Design for Manufacture and Assembly

designing for the lowest manufacturing cost

take into account how the product is going to be produced requires an entirely different mindset.

Pure Prime Design for Manufacture and Assembly process

When developing new or redesigning old products, you have to take into account how the how the product is going to be produced, and that requires an entirely different mindset.

Designing your product to be manufactured consistently with quality is a challenge. Having components that are difficult to build or are time-consuming to assemble adds unnecessary cost.

To minimize costs and warranty issues and to ensure quality remains high, all products need to follow Design for Manufacture and Assembly (DFMA) principles. The DFMA process leads to the lowest cost of manufacturing. There is nearly 3X a difference in the cost as compared to poor designs and inefficient manufacturingĀ processes. Over time, as technology advances, what determines a good DFMA design from a poor one changesā€”resulting in DFMA a valuable part of the continuous improvement process.

PurePrime Web Mob DFMA GraphA v2
Figure 1 The effect of design on manufacturing cost. (Source: Data reduced from ā€œAssessing the Importance of Design through Product Archaeology,ā€ Management Science, Vol. 44, No. 3, pp. 352ā€“369, March 1998, by K. Ulrich and S. A. Pearson.)

What is Design for Manufacture and Assembly?

Design for Manufacture (DFM) involves designing for the lowest manufacturing cost of parts that make up a product. DFM is achieved by selecting cost-effective materials and manufacturing processes that minimize the complexity of manufacturing operations.

Design for Assembly (DFA) involves designing parts for the lowest cost of assembly. DFM is achieved by reducing product assembly costs and minimizing the number of assembly operations.

Effective DFM and DFA reduce material, overhead, and labor costs, and overall production time while maintaining quality.


Ensuring effective DFMA requires that the process occurs at the beginning of the design process. The verification of the concept design with simulation (CFD FEA). Effectively-executed DFMA requires all the stakeholders ā€” engineers, designers, manufacturers, mold builders, and material suppliers.

The purpose of this cross-functional team is to challenge the design from a manufacturing process. Because what you’re going to build is nothing without how you’re going to build it.Ā 

PurePrime Web Mob DFMA GraphB v2750

This holistic approach validates the design is optimized for manufacturing and does not have any unnecessary cost embedded in it. The following graph provides a visual representation of the difficulties and the cost of making design changes late in the development process.

The following graph provides a visual representation of the difficulties and the cost of making design changes late in the development process. The graph also demonstrates how ineffective continuous improvement processes are for design improvements during and after the production phase of a product life cycle. As you can see from the figure, there are many limitations as the design progresses through the product lifecycle. Changes become exponentially become more expensive (factor of 10 rule). The ability to change the design is exponentially decreasing. Additionally, as the design moves from stage to stage, a percentage of the product’s cost has been consumed.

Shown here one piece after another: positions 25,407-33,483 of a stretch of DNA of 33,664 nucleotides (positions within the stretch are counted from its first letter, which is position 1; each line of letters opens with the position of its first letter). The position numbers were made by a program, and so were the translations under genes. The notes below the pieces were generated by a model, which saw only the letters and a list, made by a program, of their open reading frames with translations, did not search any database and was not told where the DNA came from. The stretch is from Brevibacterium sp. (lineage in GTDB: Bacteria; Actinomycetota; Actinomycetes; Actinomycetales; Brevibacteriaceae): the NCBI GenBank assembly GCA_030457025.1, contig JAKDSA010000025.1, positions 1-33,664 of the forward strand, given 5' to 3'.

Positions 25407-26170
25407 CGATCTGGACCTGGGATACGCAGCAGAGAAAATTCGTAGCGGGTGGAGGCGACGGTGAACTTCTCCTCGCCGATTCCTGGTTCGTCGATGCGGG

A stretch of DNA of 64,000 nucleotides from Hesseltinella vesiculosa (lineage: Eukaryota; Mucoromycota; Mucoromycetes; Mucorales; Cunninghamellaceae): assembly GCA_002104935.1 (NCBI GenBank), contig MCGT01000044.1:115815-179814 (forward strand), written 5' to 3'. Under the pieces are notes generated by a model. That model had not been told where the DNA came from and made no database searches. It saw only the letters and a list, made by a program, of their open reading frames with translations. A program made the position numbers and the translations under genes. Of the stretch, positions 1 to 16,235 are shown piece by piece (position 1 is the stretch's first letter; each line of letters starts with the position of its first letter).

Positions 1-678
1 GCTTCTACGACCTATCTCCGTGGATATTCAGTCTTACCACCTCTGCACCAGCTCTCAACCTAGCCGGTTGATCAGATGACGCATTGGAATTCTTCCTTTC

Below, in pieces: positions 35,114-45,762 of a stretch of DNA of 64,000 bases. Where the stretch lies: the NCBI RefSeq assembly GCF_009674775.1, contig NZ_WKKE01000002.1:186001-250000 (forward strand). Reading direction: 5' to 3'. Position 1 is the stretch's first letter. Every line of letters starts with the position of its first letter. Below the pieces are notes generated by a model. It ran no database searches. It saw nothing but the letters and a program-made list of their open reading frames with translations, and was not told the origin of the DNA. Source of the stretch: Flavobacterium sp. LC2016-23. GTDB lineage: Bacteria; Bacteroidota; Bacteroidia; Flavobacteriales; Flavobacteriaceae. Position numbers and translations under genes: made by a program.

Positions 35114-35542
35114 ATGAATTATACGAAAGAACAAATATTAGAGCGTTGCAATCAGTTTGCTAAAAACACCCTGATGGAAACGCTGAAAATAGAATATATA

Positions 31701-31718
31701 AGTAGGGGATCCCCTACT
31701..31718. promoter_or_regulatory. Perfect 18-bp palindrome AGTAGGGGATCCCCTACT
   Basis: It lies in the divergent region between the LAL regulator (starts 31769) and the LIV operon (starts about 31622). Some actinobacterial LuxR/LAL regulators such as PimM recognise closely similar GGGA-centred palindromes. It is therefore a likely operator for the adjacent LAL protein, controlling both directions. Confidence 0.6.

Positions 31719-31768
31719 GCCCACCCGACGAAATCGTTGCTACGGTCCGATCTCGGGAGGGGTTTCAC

• Minimize The Number Of Product Parts.

    • Limiting The Number Of Parts In Your Products Is An Effective Way To Lower The Cost Of Any Product. This Results In Less Material, Assembly Labor, And Inventory.
  • Standardized Parts.
    • Customization Is Expensive And Time-Consuming. Standardized Parts Allow For Significant Production Efficacy Providing Scale And Lower Production Cost.
  • Create Modular Designs.
    • Using Modules Or Subassemblies Simplifies The Future Product Redesigns And Allows For The Use Of Standard Components For The Re-Use Of Modules In Other Products. Reducing Product Development And Production Cost.
  • Design Multi-Functional Parts.
    • Design Parts With More Than One Function; Multi-Functional Parts Are Produced Through A Clear Understanding Of The Design Intent.
  • Design Multi-Use Products.
    • Different Products Share Parts Or Subassemblies That Are Designed For Multi-Use.
  • Design For Ease Of Fabrication.
    • Selecting The Best Combination Of Material And Manufacturing Processes Minimizes Production Costs. Avoid Expensive And Labor Extensive Final Operations Like Painting, Polishing, Or Finish Machining.
  • Design Your Product To Join Without Using Screws, Fasteners, Or Adhesives.
    • Snap-Fit Design Is Used Every Day For Many Products To Interlock Or Clip Together. Screws Add Only About 5% To The Material Cost, But 75% To The Assembly Labor.
  • Minimizes Fastenerā€™s Selection, The Amount Needed, And Removes Washers.
    • Keep The Size, Number, And Type To A Minimum. Use Standard Fasteners Whenever Possible And Select Fasteners With The Washers Integrated. When Integrated Washers Are Used, It Minimizes Handling, Production And Assembly, And Inventory.
  • Handling Includes Positioning, Orienting, And Fastening The Part Into Place.
    • For Orientation Purposes, Use Symmetrical Parts Wherever Possible. Minimize Assembly Direction.
  • Your Parts Should Assemble From One Direction.
    • Ideally, Parts Should Be Assembled From Above. Assembly Is Facilitated By Gravity Rather Than Fighting It.